Universal Robotics Random Bin Picking
Universal RoboticsUpdated 10/04/2012
Universal introduces a breakthrough application – Universal Robotics Random Bin Picking. This application enables a robot to automatically move a number of randomly placed parts at typical speeds, regardless of their orientation or how deep the stack.
This cost-effective breakthrough from Universal uses a suite of sensors that integrates off-the-shelf structured light sensors and pairs of cameras for stereoscopic vision.
The standard application moves one part in any orientation at up to 30 per minute with standard motion control. Whether loosely or tightly packed, either on the floor, conveyor or container, the parts can be in any orientation. This application dynamically provides 3D guidance to the robot for parts regardless of the presence or type of labels or material type. It also provides accurate 3D vision guidance whether the parts are individually placed on a flat or randomly packed tightly in bin up to 48” deep. The cost effective approach eliminates expensive fixturing and automated tables, and works well under varying light conditions. Optionally, Universal’s Random Bin Picking can handle up to 3 parts in any orientation with any combined mix of SKUs per layer. Optional high-speed Sensor Servoing can further increase throughput where required.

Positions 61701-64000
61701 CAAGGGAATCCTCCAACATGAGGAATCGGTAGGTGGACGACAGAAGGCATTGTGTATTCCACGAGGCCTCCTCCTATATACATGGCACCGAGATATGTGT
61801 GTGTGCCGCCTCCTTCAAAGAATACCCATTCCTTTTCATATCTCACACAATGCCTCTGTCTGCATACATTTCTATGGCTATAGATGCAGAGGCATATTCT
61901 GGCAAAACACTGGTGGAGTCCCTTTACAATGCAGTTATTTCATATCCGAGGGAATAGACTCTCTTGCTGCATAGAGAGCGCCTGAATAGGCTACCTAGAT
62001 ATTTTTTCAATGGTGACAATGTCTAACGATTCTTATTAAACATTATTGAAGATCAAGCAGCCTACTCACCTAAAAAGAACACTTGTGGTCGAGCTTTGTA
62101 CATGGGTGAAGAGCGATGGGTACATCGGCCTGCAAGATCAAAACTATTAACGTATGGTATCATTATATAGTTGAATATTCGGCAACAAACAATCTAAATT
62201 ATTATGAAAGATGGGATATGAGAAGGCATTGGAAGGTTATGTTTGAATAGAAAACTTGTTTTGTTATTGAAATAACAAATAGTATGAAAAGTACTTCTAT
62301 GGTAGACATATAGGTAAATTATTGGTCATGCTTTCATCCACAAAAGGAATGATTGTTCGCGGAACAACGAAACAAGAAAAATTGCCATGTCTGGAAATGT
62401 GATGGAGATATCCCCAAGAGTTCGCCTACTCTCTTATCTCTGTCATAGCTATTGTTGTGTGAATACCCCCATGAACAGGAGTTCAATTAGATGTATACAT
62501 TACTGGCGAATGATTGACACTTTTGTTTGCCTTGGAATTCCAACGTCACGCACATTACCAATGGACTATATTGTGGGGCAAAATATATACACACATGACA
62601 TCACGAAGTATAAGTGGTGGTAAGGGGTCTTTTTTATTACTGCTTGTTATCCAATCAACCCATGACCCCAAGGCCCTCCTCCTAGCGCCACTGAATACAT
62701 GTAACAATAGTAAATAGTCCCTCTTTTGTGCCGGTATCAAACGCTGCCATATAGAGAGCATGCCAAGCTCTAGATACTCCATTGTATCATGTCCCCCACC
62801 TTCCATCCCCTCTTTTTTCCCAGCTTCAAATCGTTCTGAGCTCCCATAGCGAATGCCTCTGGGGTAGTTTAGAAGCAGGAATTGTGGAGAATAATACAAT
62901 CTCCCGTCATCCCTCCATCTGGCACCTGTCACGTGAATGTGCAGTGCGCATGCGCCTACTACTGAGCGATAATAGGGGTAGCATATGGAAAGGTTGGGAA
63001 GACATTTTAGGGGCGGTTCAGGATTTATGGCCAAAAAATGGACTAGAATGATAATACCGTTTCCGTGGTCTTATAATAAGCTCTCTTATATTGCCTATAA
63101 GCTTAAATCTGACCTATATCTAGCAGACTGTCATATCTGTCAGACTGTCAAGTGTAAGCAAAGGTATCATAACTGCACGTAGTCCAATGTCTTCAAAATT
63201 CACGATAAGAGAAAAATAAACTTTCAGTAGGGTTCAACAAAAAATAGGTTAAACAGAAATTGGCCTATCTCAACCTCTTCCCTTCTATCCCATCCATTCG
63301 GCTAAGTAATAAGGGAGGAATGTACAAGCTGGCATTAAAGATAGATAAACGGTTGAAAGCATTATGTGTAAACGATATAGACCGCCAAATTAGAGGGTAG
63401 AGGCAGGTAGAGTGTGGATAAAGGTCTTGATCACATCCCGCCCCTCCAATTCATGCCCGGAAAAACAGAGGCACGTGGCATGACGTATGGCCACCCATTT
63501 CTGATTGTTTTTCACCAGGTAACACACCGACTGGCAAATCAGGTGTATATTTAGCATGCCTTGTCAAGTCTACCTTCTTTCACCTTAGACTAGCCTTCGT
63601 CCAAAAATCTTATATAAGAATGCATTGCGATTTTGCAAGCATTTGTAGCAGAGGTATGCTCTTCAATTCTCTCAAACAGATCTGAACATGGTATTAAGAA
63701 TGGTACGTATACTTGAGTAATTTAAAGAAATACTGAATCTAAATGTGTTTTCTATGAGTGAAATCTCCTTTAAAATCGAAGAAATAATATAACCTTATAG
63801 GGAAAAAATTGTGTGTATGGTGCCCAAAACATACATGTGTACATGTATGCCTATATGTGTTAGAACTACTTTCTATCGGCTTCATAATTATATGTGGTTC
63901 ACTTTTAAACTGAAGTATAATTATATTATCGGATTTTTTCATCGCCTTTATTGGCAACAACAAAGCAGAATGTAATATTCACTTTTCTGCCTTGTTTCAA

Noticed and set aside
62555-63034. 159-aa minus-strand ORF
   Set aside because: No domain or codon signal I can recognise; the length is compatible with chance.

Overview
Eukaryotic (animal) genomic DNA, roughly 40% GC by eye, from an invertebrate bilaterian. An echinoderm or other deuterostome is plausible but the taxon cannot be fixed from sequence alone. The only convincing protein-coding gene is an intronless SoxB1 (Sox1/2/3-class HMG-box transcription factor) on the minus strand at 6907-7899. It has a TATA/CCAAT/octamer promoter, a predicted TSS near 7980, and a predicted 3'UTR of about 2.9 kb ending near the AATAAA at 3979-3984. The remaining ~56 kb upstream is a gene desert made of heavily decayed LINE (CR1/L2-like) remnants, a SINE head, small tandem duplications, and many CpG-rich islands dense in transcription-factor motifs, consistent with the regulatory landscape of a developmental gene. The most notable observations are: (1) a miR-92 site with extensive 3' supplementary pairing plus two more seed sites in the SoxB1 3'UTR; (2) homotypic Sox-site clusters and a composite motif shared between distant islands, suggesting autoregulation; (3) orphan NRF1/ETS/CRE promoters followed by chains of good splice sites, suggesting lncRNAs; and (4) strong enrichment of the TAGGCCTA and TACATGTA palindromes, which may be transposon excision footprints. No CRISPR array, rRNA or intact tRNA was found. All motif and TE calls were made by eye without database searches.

Universal Robotics has combined automated intelligence with high-speed control to enable 3D sensor input to update robot behavior in real-time. Universal’s applications integrate the best sensors and equipment with three main components to ensure measurable return on investment.
Sensing (Spatial Vision Robotics). Universal engineers are experts at mixing various sensor technologies to generate accurate multi-dimensional vision guidance and inspection.
Control (Autonomy). Universal’s Autonomy significantly reduces programming time of any robot, especially when optimizing throughput and accuracy of complex motion
Intelligence (Neocortex). Universal’s patented Neocortex provides intelligence for operational analysis or flexible machine control in chaotic environments, enabling identification of task patterns and manipulation of never-before-seen objects.
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